Youth Cry; Same To That Of Women In Africa
By Simon Khayala, B. D. student at St. Paul’s University Kenya, and youth pastor in the African Church of the Holy Spirit
Young people in Africa grow up as prisoners of the elder generation. They usually have limited or no right at all to decision making. The community they come from led by the elders dictates what they should do and what they should not do. In most communities youth have no right to chose their spouses, the parents through the help of community will always influence who they should be married or get married to. Any opposition concerning this matter may lead to rejection or isolation from the parents and the community.
In the case of initiation, whether it is inhuman or not youth are expected to participate whether they like it or not. For example female circumcision has been termed as crude, painful and inhuman practice for young girls, but the communities practicing it have kept a deaf ear and expect no opposition from those undergoing it, who are mostly the youth. If one stands firm to reject this practice, they are simply expelled from the community.
In some communities in Kenya young boys are expected to go to the forest and kill a lion to prove they are men enough to marry. If he fails to do that no girl will marry such a coward man…
Many are the things therefore that happen to the life of an African youth that no one talks about. Similar to women, youth are expected to follow the customs and decisions made on their behalf. But they are not allowed to speak for themself. Elder men are usually regarded as the custodian of wisdom; they are the ones to be consulted whenever there is crisis in families or community. They are believed to be trustworthy and therefore highly respected. Young adults in Africa have some privileges which the youth do not have in the community. For example, they can be included in meetings, or can be given leadership roles.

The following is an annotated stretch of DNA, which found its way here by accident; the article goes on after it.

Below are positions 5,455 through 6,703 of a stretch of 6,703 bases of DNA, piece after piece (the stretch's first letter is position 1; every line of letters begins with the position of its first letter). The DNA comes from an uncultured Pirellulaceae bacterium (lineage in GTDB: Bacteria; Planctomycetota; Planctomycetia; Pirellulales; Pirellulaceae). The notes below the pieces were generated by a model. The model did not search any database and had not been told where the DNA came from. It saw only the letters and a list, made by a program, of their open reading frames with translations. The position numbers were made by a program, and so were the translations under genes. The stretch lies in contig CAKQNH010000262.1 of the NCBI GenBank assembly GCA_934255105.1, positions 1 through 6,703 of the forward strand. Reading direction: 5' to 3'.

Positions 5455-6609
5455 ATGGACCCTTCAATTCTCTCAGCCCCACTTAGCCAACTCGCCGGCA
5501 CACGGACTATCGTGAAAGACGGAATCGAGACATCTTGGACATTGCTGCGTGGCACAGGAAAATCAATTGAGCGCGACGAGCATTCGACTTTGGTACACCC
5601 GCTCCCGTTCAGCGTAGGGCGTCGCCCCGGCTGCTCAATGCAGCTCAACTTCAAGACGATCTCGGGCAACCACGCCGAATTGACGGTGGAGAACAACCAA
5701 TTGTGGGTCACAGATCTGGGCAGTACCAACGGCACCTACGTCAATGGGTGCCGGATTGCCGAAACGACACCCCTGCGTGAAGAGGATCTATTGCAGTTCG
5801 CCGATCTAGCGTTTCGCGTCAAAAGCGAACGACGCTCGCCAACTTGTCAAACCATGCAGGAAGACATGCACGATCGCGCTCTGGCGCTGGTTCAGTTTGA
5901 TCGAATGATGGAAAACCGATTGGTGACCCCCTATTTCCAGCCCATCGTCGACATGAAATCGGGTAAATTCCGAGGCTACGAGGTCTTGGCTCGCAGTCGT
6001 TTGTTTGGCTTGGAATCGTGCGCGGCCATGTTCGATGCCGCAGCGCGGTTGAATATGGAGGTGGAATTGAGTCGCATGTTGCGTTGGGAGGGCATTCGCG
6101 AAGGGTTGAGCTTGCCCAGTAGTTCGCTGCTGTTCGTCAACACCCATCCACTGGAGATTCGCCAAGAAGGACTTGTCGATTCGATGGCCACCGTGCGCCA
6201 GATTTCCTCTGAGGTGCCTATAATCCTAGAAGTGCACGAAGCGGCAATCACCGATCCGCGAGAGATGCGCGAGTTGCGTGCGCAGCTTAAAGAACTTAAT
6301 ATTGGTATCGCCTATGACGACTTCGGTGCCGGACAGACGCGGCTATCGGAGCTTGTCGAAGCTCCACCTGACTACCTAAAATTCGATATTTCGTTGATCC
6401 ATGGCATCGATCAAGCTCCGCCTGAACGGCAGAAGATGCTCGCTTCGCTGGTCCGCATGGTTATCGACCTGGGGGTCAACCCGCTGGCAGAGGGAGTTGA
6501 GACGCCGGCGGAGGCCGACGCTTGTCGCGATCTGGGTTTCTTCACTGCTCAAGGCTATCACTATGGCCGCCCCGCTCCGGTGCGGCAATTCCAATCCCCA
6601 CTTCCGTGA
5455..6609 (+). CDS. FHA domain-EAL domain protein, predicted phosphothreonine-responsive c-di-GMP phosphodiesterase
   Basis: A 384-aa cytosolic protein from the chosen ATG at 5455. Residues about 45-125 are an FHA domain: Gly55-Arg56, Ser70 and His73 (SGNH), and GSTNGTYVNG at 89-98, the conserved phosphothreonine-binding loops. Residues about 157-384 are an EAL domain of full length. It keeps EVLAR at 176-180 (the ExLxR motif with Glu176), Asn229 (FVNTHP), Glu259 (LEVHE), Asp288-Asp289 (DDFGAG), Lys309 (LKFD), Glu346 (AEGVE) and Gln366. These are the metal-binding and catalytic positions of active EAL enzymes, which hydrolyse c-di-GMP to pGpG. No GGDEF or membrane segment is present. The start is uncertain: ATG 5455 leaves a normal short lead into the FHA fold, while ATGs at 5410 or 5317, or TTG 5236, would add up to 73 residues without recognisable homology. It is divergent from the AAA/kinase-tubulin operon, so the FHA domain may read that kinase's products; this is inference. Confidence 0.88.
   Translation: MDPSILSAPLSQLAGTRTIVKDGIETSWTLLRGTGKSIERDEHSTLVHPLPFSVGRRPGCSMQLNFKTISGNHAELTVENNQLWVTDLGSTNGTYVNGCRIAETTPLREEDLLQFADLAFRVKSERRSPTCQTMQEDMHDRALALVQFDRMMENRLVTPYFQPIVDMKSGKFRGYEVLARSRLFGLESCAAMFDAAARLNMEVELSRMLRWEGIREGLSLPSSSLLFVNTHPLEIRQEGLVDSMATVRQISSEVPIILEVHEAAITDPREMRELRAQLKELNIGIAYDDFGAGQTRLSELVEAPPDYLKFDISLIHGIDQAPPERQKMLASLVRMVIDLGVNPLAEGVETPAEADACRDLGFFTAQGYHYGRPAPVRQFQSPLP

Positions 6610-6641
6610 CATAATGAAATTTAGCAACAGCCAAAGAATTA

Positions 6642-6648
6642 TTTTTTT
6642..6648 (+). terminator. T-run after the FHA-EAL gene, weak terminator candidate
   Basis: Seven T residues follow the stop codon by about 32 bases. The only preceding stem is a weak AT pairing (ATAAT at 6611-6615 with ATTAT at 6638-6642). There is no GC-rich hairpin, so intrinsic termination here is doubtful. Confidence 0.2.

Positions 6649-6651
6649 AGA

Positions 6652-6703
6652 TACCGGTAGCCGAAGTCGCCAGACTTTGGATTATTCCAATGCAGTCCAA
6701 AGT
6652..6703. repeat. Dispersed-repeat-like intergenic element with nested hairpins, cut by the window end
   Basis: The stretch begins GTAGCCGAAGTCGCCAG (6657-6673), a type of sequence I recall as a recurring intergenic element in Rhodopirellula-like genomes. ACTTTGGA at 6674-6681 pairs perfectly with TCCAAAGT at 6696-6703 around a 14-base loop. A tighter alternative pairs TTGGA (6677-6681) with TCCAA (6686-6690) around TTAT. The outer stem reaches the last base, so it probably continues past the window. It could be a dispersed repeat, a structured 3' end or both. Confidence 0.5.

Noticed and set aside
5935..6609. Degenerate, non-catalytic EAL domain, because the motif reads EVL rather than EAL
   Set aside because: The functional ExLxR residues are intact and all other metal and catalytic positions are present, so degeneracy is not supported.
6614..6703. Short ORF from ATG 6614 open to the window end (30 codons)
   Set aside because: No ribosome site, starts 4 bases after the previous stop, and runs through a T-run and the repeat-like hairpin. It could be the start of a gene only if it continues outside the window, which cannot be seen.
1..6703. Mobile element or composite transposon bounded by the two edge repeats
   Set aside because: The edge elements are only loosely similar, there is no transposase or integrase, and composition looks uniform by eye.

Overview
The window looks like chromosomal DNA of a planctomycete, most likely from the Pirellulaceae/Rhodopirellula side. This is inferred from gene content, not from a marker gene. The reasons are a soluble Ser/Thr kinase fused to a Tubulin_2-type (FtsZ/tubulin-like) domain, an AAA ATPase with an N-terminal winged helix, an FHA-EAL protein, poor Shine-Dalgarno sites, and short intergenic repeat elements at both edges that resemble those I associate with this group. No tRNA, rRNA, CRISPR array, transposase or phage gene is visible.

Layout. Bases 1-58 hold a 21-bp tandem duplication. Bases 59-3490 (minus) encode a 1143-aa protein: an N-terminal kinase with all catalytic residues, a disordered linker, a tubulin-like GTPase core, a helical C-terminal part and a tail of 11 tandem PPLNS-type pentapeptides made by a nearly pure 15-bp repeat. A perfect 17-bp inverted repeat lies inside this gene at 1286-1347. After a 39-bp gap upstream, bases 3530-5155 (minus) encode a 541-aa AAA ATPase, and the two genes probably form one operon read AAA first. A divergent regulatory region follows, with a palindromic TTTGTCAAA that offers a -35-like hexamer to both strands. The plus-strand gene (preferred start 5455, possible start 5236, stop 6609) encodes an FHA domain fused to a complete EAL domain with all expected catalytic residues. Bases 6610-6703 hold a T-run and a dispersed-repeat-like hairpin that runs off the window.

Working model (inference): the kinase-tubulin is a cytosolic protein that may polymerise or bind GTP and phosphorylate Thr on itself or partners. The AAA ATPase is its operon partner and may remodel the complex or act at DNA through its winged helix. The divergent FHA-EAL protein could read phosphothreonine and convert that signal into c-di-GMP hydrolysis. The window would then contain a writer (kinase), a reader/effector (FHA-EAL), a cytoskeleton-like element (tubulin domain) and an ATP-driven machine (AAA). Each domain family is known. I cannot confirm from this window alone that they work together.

Although things are now changing due to modernity and westernization, a lot has still to be done if significant change has to be realized. The traditional belief that the youth and women are inferior group has cropped even in our modern time, where we find most leaders both in religious and political cycles in Africa are elder men.
This perception has to stop; I call upon the youth and women whenever they are to call for mutual relationship with the elder men, and to stand up strong to fight for their rightful place in the society!
Also read about the Youth Peace Summet, held in Kenya April 13-18, 2009.